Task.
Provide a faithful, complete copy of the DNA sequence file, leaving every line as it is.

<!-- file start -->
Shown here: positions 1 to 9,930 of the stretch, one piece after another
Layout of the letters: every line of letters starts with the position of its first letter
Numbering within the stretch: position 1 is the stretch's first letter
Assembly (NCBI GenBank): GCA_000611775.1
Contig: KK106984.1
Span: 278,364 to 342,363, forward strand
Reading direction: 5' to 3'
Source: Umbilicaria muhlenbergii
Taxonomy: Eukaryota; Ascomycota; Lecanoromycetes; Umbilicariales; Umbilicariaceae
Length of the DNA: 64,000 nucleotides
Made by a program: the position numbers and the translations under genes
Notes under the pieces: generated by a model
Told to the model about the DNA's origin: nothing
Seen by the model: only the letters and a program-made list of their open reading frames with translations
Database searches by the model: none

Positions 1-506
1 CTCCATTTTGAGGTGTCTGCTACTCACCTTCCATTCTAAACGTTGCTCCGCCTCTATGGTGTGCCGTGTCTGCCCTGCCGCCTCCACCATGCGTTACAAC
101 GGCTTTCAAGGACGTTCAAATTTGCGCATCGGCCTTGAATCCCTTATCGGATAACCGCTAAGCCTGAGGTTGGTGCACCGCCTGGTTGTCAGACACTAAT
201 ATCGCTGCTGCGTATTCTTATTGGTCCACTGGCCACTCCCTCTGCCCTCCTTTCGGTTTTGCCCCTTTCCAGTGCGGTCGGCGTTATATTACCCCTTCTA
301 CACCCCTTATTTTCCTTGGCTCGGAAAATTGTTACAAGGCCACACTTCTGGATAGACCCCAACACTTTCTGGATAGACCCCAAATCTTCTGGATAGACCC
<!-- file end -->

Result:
Shown here: positions 1 to 9,930 of the stretch, one piece after another
Layout of the letters: every line of letters starts with the position of its first letter
Numbering within the stretch: position 1 is the stretch's first letter
Assembly (NCBI GenBank): GCA_000611775.1
Contig: KK106984.1
Span: 278,364 to 342,363, forward strand
Reading direction: 5' to 3'
Source: Umbilicaria muhlenbergii
Taxonomy: Eukaryota; Ascomycota; Lecanoromycetes; Umbilicariales; Umbilicariaceae
Length of the DNA: 64,000 nucleotides
Made by a program: the position numbers and the translations under genes
Notes under the pieces: generated by a model
Told to the model about the DNA's origin: nothing
Seen by the model: only the letters and a program-made list of their open reading frames with translations
Database searches by the model: none

Positions 1-506
1 CTCCATTTTGAGGTGTCTGCTACTCACCTTCCATTCTAAACGTTGCTCCGCCTCTATGGTGTGCCGTGTCTGCCCTGCCGCCTCCACCATGCGTTACAAC
101 GGCTTTCAAGGACGTTCAAATTTGCGCATCGGCCTTGAATCCCTTATCGGATAACCGCTAAGCCTGAGGTTGGTGCACCGCCTGGTTGTCAGACACTAAT
201 ATCGCTGCTGCGTATTCTTATTGGTCCACTGGCCACTCCCTCTGCCCTCCTTTCGGTTTTGCCCCTTTCCAGTGCGGTCGGCGTTATATTACCCCTTCTA
301 CACCCCTTATTTTCCTTGGCTCGGAAAATTGTTACAAGGCCACACTTCTGGATAGACCCCAACACTTTCTGGATAGACCCCAAATCTTCTGGATAGACCC